The highway is quiet, and small sounds seem loud. The traffic on National Route 298, elevated over my right shoulder, is only faintly audible, reduced to a relative whisper by its height and enclosing barriers.
Louder than the highway are my narrow bicycle tires rolling on the wet asphalt, the road turned jet black and sparkling by the rain. Vibrations reverberate and sing through the wheels as the rubber leaves fleeting tracks on the vitreous pavement.
Louder are the sounds emanating from the long string of parks under the highway. The footfalls of a jogger, cinders crunching rhythmically underfoot. Someone clattering a chain-link fence with a soccer ball. Two friends talking and laughing, happy and tired, sitting at the edge of a poorly lit basketball court.
Louder are the commuter trains passing at a distance and the door chime of a nearby convenience store. Louder is the tomcat in the auto shop’s parking lot.
Loudest of all, though, are the osmanthus blossoms, projecting their redolence into the night with such thunderous aromatic intensity as to overwhelm conventional sensory borders and flood territories inaccessible to lesser scents.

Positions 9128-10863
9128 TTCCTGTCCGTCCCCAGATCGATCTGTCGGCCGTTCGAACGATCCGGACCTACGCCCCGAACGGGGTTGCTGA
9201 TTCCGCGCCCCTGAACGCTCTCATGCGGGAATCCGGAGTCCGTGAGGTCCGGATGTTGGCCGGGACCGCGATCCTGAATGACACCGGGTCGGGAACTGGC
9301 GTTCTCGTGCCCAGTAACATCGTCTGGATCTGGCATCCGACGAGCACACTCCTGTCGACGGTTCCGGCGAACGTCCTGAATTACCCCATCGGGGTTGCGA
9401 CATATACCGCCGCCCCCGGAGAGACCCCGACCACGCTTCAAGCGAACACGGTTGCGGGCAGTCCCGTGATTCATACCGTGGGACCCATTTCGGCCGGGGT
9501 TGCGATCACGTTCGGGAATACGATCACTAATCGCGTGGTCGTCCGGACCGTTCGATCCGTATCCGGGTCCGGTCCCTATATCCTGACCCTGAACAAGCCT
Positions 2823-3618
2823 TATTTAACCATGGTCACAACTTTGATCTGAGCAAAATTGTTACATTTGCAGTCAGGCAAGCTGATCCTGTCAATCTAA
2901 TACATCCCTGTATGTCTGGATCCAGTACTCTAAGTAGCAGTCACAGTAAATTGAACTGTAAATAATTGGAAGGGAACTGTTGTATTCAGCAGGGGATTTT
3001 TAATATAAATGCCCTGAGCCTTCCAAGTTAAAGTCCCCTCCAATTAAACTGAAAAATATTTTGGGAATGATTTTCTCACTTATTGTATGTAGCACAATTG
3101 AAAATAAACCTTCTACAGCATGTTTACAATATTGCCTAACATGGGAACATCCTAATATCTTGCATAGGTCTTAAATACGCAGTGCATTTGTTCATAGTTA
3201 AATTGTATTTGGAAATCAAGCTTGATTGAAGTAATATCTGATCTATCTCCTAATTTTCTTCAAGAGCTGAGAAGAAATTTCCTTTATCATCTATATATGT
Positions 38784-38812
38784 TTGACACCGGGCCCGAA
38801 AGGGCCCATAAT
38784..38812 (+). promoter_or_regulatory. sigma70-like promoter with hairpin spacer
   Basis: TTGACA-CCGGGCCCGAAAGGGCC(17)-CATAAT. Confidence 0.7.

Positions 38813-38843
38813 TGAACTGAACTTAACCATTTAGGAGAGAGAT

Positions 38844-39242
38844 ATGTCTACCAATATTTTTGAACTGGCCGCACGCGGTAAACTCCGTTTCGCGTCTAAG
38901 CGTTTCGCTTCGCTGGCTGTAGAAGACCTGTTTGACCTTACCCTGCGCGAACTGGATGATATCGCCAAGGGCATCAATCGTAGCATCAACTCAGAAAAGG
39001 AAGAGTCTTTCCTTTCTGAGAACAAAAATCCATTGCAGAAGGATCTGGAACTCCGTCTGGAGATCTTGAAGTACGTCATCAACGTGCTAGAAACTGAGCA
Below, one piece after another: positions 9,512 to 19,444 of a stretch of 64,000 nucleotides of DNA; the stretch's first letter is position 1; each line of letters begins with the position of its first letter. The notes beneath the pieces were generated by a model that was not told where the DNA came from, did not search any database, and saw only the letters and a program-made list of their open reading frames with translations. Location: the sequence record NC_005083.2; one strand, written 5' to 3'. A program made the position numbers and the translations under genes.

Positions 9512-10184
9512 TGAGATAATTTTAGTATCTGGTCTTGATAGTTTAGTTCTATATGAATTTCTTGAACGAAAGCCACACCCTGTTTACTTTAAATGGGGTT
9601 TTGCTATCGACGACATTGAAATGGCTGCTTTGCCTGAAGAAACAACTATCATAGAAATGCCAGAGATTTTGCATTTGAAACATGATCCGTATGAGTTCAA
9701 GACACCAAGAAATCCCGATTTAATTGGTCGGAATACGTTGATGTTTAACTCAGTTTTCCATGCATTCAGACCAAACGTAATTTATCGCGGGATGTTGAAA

Their heady aroma gives the moist air a palpable thickness and heft, such that you feel you are swimming in a saturated, soporific concoction of apricot, honey, and hypnagogia, with undercurrents of the autumn sun’s penetrating warmth.
Deep lungfuls bring it through your nose and mouth simultaneously, forming flavors that recall adolescent arousal and the heart-pounding memory of holding someone close for the very first time, the residual tatters of lust and limerence from an earlier life mostly forgotten.
It invades and invigorates every sense. It textures the world and tingles the skin. It sparkles the vision, echoes the soundscape, and floods the mouth with nectar.
The mind licks its teeth and thirsts to drink this overwhelming atmosphere of tiny golden flowers wafting their siren song on the breeze. And on nights like this, with a light rain amplifying every olfactory perception, you can easily lose yourself in it for long moments.
But the moments, however long they feel, remain just moments all the same, no matter how much all of our senses conspire, straining and writhing in unison to prolong the sweet intoxication. And eventually, inevitably, the wind shifts, the blossoms fall, and their brief season of salacious jubilance concludes.